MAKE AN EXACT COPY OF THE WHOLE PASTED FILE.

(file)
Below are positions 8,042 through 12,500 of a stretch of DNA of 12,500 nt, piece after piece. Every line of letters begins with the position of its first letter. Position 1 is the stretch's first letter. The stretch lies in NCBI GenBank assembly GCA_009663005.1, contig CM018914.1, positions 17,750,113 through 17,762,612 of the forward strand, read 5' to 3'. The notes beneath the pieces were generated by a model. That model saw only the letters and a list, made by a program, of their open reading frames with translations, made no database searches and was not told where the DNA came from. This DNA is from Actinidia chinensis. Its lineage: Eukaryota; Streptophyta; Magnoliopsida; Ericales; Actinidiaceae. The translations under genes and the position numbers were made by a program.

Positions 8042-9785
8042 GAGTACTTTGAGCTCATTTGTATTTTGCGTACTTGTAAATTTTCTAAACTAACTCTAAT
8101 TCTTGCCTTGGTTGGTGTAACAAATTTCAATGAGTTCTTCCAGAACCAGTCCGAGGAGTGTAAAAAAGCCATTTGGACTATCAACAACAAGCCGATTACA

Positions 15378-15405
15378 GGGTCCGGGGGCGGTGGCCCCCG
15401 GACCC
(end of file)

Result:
Below are positions 8,042 through 12,500 of a stretch of DNA of 12,500 nt, piece after piece. Every line of letters begins with the position of its first letter. Position 1 is the stretch's first letter. The stretch lies in NCBI GenBank assembly GCA_009663005.1, contig CM018914.1, positions 17,750,113 through 17,762,612 of the forward strand, read 5' to 3'. The notes beneath the pieces were generated by a model. That model saw only the letters and a list, made by a program, of their open reading frames with translations, made no database searches and was not told where the DNA came from. This DNA is from Actinidia chinensis. Its lineage: Eukaryota; Streptophyta; Magnoliopsida; Ericales; Actinidiaceae. The translations under genes and the position numbers were made by a program.

Positions 8042-9785
8042 GAGTACTTTGAGCTCATTTGTATTTTGCGTACTTGTAAATTTTCTAAACTAACTCTAAT
8101 TCTTGCCTTGGTTGGTGTAACAAATTTCAATGAGTTCTTCCAGAACCAGTCCGAGGAGTGTAAAAAAGCCATTTGGACTATCAACAACAAGCCGATTACA

Positions 15378-15405
15378 GGGTCCGGGGGCGGTGGCCCCCG
15401 GACCC